Foreign direct investment in the food processing sector is likely to go up by at least 25 per cent as Food Safety and Standards Authority of India (FSSAI) streamlines regulations to ease product approvals.
Union Cabinet Minister of Food Processing, Harsimrat Kaur Badal, said, “FSSAI had laid down quality standards for only 370 products. The regulators approval was a must for all other products. Now that the approval process has been relaxed, products with ingredients that are approved by the regulator may not require any approval, which will lead to more innovation and product launches and promote traditional food.”
“Our contention has all along been that proprietary food products, for which standards are not defined in the food safety and standards regulations, but have approved and standardised additives should not require product-by-product approval. This approach espoused by the food processing ministry has now found favour with the regulator,” Badal added.
Proprietary food means an article of food that has not been standardised under the food safety and standards regulations. FSSAI has also issued a notice for operationalisation of standards for proprietary food, under which the definition has been changed.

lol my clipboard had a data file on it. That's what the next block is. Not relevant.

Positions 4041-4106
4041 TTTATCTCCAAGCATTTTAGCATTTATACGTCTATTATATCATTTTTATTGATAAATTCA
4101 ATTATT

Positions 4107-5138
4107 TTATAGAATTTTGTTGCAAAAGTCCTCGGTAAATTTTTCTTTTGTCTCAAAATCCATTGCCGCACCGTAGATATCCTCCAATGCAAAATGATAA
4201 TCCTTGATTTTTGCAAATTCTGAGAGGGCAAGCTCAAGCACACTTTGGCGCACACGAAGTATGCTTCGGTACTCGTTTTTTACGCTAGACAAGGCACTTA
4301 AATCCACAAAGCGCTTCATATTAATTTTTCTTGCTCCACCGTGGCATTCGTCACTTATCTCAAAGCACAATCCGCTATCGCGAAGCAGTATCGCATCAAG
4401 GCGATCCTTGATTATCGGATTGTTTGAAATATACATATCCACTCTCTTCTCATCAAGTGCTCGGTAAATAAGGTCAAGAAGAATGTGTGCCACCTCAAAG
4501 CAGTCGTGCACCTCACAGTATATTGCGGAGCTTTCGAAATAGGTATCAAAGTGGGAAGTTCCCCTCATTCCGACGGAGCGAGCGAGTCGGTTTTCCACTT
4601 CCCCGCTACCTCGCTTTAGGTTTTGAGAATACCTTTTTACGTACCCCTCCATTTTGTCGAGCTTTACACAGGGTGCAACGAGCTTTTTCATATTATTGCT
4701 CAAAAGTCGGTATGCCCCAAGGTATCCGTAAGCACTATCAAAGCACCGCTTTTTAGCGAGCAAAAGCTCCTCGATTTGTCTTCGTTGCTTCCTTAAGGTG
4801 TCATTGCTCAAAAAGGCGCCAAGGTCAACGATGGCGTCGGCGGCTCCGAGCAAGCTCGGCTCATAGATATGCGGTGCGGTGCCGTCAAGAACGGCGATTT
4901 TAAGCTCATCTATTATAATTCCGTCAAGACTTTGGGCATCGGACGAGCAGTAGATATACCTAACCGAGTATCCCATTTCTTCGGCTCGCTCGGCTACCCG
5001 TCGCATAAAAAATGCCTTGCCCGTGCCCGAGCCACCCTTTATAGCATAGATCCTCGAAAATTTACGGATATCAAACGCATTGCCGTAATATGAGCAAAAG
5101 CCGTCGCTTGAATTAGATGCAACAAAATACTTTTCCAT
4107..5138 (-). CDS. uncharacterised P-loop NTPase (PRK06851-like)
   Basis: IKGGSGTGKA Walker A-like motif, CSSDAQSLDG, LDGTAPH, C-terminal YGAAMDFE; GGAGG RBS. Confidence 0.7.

The proprietary food has now been defined as an article of food that has not been standardised under the regulations, but which contains approved ingredients and additives. From now on, such products may not require regulatory approval. However, the notice mentions that proprietary food does not include dietary supplements, nutraceuticals and genetically modified food products, among others. And the onus for the safety of food products will be on food business operators.
The regulator has also uploaded a list of more than 8,000 permitted food additives, the food items in which they can be used and the recommended maximum level.
“With these new regulations in place, the industrys concerns regarding product approvals will be addressed to a large extent. And I am optimistic that in coming months, there will be an increase of 25 per cent FDI in the food processing sector. Now, our efforts have yielded results. This will ease the process of doing and expanding business in the food processing sector” Badal futher added.
She added that the Food Processing Ministry has been repeatedly taking up all these issues with FSSAI to find a solution to the problems being faced by the industry. The minister had also written a letter to the prime minister in this regard. The minister also mentioned that clarity on import of the products and introduction of risk-based inspection system is a noteworthy step, which would remove clutter for importers and others.